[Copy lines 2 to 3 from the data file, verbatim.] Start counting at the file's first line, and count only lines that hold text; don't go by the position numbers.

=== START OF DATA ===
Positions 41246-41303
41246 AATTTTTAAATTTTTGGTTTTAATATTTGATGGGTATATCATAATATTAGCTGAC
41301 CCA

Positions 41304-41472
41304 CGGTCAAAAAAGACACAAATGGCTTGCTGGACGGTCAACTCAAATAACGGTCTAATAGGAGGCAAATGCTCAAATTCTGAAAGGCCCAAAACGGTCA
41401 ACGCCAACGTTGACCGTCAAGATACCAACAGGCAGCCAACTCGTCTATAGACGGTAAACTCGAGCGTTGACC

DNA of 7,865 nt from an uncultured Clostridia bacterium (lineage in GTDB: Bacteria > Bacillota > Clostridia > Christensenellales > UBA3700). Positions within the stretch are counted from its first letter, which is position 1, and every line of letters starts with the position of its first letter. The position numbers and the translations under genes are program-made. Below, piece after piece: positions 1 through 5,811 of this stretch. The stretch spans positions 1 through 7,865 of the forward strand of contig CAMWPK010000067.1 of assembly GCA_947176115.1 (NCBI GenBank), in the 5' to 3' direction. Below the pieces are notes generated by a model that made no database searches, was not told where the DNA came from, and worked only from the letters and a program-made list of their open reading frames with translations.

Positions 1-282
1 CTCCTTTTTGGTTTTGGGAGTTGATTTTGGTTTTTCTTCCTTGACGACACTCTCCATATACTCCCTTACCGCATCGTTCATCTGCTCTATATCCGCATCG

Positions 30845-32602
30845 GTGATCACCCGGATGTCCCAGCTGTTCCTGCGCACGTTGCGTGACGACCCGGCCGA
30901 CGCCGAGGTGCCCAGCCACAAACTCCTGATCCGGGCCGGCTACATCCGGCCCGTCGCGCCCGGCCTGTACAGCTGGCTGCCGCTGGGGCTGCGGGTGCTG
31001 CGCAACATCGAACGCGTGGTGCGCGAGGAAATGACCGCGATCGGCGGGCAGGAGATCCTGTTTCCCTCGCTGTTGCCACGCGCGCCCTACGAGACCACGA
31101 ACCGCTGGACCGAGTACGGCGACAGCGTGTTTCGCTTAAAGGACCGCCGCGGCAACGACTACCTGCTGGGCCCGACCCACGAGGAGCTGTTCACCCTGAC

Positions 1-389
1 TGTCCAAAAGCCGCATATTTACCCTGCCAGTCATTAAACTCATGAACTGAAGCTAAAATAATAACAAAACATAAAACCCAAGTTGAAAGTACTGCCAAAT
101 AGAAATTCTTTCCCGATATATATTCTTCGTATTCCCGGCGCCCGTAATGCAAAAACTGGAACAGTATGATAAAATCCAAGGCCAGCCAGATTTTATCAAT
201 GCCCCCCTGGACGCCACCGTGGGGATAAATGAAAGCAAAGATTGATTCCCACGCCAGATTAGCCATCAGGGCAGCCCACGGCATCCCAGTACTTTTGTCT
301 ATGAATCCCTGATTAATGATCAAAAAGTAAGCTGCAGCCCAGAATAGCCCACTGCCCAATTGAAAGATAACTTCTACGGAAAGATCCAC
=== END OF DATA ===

41246 AATTTTTAAATTTTTGGTTTTAATATTTGATGGGTATATCATAATATTAGCTGAC
41301 CCA